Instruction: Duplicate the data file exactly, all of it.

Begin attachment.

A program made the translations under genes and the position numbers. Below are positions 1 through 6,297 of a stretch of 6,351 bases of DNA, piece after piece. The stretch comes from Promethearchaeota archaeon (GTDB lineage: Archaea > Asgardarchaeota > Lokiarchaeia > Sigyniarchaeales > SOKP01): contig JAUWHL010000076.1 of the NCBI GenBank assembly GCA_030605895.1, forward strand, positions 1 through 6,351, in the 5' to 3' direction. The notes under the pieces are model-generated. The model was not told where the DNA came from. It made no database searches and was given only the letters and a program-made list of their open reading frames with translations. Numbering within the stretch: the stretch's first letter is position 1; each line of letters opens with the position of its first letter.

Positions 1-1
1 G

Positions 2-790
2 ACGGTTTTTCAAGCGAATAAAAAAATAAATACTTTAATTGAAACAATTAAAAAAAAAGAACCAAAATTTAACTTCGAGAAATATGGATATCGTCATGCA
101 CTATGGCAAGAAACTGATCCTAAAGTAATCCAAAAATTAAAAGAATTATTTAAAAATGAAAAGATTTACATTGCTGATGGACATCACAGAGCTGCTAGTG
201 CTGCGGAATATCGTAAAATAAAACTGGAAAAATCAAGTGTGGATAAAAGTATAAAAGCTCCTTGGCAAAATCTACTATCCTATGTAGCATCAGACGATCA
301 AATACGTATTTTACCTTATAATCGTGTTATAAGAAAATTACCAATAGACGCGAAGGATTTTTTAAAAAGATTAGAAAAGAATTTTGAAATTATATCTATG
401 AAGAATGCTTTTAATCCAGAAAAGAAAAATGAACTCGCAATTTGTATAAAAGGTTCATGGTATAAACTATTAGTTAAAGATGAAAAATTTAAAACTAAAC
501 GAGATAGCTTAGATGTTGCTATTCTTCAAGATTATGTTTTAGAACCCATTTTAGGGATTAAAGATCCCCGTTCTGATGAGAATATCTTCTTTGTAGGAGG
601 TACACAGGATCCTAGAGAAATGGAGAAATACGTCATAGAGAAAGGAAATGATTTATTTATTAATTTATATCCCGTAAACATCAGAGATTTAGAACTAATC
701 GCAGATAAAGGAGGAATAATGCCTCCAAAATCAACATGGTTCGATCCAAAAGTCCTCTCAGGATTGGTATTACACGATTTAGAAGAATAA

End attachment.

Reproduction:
A program made the translations under genes and the position numbers. Below are positions 1 through 6,297 of a stretch of 6,351 bases of DNA, piece after piece. The stretch comes from Promethearchaeota archaeon (GTDB lineage: Archaea > Asgardarchaeota > Lokiarchaeia > Sigyniarchaeales > SOKP01): contig JAUWHL010000076.1 of the NCBI GenBank assembly GCA_030605895.1, forward strand, positions 1 through 6,351, in the 5' to 3' direction. The notes under the pieces are model-generated. The model was not told where the DNA came from. It made no database searches and was given only the letters and a program-made list of their open reading frames with translations. Numbering within the stretch: the stretch's first letter is position 1; each line of letters opens with the position of its first letter.

Positions 1-1
1 G

Positions 2-790
2 ACGGTTTTTCAAGCGAATAAAAAAATAAATACTTTAATTGAAACAATTAAAAAAAAAGAACCAAAATTTAACTTCGAGAAATATGGATATCGTCATGCA
101 CTATGGCAAGAAACTGATCCTAAAGTAATCCAAAAATTAAAAGAATTATTTAAAAATGAAAAGATTTACATTGCTGATGGACATCACAGAGCTGCTAGTG
201 CTGCGGAATATCGTAAAATAAAACTGGAAAAATCAAGTGTGGATAAAAGTATAAAAGCTCCTTGGCAAAATCTACTATCCTATGTAGCATCAGACGATCA
301 AATACGTATTTTACCTTATAATCGTGTTATAAGAAAATTACCAATAGACGCGAAGGATTTTTTAAAAAGATTAGAAAAGAATTTTGAAATTATATCTATG
401 AAGAATGCTTTTAATCCAGAAAAGAAAAATGAACTCGCAATTTGTATAAAAGGTTCATGGTATAAACTATTAGTTAAAGATGAAAAATTTAAAACTAAAC
501 GAGATAGCTTAGATGTTGCTATTCTTCAAGATTATGTTTTAGAACCCATTTTAGGGATTAAAGATCCCCGTTCTGATGAGAATATCTTCTTTGTAGGAGG
601 TACACAGGATCCTAGAGAAATGGAGAAATACGTCATAGAGAAAGGAAATGATTTATTTATTAATTTATATCCCGTAAACATCAGAGATTTAGAACTAATC
701 GCAGATAAAGGAGGAATAATGCCTCCAAAATCAACATGGTTCGATCCAAAAGTCCTCTCAGGATTGGTATTACACGATTTAGAAGAATAA